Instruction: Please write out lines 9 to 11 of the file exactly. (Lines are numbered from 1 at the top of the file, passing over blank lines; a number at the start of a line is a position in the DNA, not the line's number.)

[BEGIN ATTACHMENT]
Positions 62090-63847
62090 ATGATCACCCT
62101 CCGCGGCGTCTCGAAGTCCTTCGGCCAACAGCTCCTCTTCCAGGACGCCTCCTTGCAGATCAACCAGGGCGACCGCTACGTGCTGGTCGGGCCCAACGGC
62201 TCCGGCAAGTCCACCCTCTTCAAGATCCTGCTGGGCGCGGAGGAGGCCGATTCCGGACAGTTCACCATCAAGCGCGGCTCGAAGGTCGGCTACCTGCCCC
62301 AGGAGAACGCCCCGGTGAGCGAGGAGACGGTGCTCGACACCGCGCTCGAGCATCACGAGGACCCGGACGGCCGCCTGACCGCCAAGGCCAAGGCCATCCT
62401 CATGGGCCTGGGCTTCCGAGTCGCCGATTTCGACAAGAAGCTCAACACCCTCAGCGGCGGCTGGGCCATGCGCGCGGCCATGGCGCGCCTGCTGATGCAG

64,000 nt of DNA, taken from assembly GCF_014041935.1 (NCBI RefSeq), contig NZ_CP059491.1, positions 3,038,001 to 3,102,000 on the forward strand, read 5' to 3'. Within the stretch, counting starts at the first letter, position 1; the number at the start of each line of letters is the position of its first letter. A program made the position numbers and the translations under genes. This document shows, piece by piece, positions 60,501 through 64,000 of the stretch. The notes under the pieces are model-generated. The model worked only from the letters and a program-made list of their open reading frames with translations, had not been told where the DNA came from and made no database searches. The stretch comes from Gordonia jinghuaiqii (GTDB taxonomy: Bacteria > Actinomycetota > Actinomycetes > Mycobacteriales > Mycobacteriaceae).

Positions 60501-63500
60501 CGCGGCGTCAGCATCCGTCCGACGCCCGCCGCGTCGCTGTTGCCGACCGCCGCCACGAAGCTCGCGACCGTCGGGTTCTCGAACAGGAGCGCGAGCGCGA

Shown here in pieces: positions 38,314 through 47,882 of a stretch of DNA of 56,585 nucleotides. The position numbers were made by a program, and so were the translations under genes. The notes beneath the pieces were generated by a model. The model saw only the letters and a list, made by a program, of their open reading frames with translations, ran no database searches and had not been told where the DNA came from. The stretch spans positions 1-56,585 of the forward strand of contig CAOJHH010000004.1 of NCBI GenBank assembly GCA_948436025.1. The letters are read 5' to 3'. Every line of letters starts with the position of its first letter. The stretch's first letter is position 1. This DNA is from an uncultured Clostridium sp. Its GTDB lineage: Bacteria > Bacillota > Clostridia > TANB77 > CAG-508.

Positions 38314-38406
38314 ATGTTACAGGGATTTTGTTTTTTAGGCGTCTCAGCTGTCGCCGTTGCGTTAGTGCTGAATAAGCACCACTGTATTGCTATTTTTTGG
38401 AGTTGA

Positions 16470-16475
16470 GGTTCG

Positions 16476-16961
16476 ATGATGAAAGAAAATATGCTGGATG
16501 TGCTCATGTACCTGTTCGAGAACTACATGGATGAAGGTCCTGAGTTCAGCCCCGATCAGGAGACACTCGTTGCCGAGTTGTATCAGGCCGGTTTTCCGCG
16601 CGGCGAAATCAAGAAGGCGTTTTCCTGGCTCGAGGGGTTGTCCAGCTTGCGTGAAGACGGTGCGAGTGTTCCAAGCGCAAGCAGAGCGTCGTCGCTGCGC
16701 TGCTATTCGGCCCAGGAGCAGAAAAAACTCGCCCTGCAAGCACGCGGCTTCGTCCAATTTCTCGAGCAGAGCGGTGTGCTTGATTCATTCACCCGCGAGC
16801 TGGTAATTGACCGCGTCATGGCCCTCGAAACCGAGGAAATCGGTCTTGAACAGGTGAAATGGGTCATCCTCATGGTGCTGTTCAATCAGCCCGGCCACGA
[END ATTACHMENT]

60501 CGCGGCGTCAGCATCCGTCCGACGCCCGCCGCGTCGCTGTTGCCGACCGCCGCCACGAAGCTCGCGACCGTCGGGTTCTCGAACAGGAGCGCGAGCGCGA

Shown here in pieces: positions 38,314 through 47,882 of a stretch of DNA of 56,585 nucleotides. The position numbers were made by a program, and so were the translations under genes. The notes beneath the pieces were generated by a model. The model saw only the letters and a list, made by a program, of their open reading frames with translations, ran no database searches and had not been told where the DNA came from. The stretch spans positions 1-56,585 of the forward strand of contig CAOJHH010000004.1 of NCBI GenBank assembly GCA_948436025.1. The letters are read 5' to 3'. Every line of letters starts with the position of its first letter. The stretch's first letter is position 1. This DNA is from an uncultured Clostridium sp. Its GTDB lineage: Bacteria > Bacillota > Clostridia > TANB77 > CAG-508.

Positions 38314-38406